WHEN YOU START A BUSI­NESS AND YOUR DAD IS CHRISTO WIESE

Paka Paka, an up­mar­ket jew­ellery line launched by Clare Wiese less than a year ago, has al­ready made its way onto Hol­ly­wood red car­pets. Wiese talks about the ori­gins of the brand and what she en­vi­sions for the fu­ture.

Finweek English Edition - - FRONT PAGE - By Natalie Greve

aban­don­ing a bur­geon­ing ca­reer in lit­i­ga­tion, Clare Wiese – daugh­ter of South African re­tail mag­nate Christo Wiese – has turned her en­ergy to de­vel­op­ing and grow­ing her fledg­ling con­tem­po­rary fine jew­ellery brand Paka Paka in in­ter­na­tional mar­kets. Launched on­line nine months ago, the jew­ellery line aims to cel­e­brate the ro­mance and beauty of Africa, its rich min­eral re­sources and its pool of cre­ative tal­ent.

Plac­ing the com­pet­i­tive US mar­ket firmly within the com­pany’s crosshairs, Wiese aims to es­tab­lish Paka Paka, which means “cat” in Swahili, as an A-list brand among the Hol­ly­wood elite.

Prior to start­ing your own busi­ness you stud­ied law and jour­nal­ism. Why did you en­ter these fields and what made you de­cide to leave law?

I stud­ied jour­nal­ism in Lon­don at the Uni­ver­sity of West­min­ster straight af­ter fin­ish­ing ma­tric, as I wanted to spend some time abroad and I have al­ways had a love for writ­ing and the cre­ative ex­pres­sion it al­lows me. Af­ter hav­ing ob­tained my jour­nal­ism de­gree and work­ing in mag­a­zine jour­nal­ism in Cape Town for a while at House & Leisure and Marie Claire, I felt the time was right for the aca­demic chal­lenge of ob­tain­ing my post­grad­u­ate LLB.

My fa­ther started his ca­reer as an ad­vo­cate at the Cape Bar, so I guess there was al­ways a sub­lim­i­nal fa­mil­ial in­flu­ence there. I ab­so­lutely loved the three years I spent prac­tis­ing as an at­tor­ney and had the priv­i­lege of work­ing in lit­i­ga­tion, more specif­i­cally in the field of med­i­cal neg­li­gence. How­ever, in my late 20s I guess the cre­ative in­side me wanted to cut loose from the cor­po­rate world and to start my own busi­ness do­ing some­thing in the de­sign world.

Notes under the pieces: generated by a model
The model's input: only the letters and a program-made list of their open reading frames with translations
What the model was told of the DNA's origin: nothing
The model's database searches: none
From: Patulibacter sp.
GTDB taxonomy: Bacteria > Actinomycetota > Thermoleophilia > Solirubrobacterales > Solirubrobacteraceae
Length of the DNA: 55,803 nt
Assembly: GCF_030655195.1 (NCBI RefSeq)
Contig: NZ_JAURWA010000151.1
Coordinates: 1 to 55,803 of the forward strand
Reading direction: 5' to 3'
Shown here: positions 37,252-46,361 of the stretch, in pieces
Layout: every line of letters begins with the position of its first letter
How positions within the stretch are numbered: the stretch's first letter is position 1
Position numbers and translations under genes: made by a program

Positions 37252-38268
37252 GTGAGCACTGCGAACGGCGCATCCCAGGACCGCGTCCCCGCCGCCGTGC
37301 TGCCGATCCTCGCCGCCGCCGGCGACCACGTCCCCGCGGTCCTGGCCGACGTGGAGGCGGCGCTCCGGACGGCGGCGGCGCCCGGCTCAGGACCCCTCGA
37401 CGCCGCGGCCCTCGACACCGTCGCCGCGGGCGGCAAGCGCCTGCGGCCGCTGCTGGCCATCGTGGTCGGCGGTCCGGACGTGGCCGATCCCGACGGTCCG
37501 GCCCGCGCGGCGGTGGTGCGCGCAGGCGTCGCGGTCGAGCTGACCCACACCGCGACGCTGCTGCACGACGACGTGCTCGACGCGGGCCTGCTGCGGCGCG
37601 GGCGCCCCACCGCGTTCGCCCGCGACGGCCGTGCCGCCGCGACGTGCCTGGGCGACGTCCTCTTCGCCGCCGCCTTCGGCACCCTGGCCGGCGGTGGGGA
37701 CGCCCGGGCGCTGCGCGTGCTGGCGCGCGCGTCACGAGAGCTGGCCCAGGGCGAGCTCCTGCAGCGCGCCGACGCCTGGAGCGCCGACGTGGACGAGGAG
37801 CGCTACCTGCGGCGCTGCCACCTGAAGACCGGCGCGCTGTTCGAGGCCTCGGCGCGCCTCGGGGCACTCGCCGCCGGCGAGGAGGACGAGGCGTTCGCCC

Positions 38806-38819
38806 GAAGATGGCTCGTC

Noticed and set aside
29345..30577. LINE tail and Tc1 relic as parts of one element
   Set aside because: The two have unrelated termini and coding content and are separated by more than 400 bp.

Where did the idea for Paka Paka orig­i­nate?

My first busi­ness was Sloane & Madi­son, a Cape Town­based fine jew­ellery com­pany spe­cial­is­ing in per­son­alised fine jew­ellery items, such as gold and di­a­mond neck­laces and bracelets. When I re­alised that peo­ple were re­spond­ing very favourably to my de­sign ideas, I felt com­pelled to launch a more in­ter­na­tional con­tem­po­rary fine jew­ellery brand in the United States – the big­gest jew­ellery mar­ket in the world. South Africa has so much de­sign tal­ent and we have ac­cess to some of the world’s best di­a­monds and gem­stones, so I wanted to cre­ate a brand that cel­e­brated Africa and South Africa, but in a time­less, global and con­tem­po­rary way.

How does Paka Paka ben­e­fit from your fam­ily’s large stake in gem­stone miner Gem­fields and other di­a­mond min­ing op­er­a­tions?

We are plan­ning to use some Gem­fields emer­alds in our next col­lec­tions, which will be launch­ing next year, and – yes – be­ing con­nected to the com­pany via the fam­ily’s share­hold­ing def­i­nitely has its ad­van­tages. We are very ex­cited about us­ing Gem­fields stones, as no­body does coloured gem­stones bet­ter than they do!

A model show­cases Paka Paka’s Zaga range.

Clare Wiese Founder of Paka Paka

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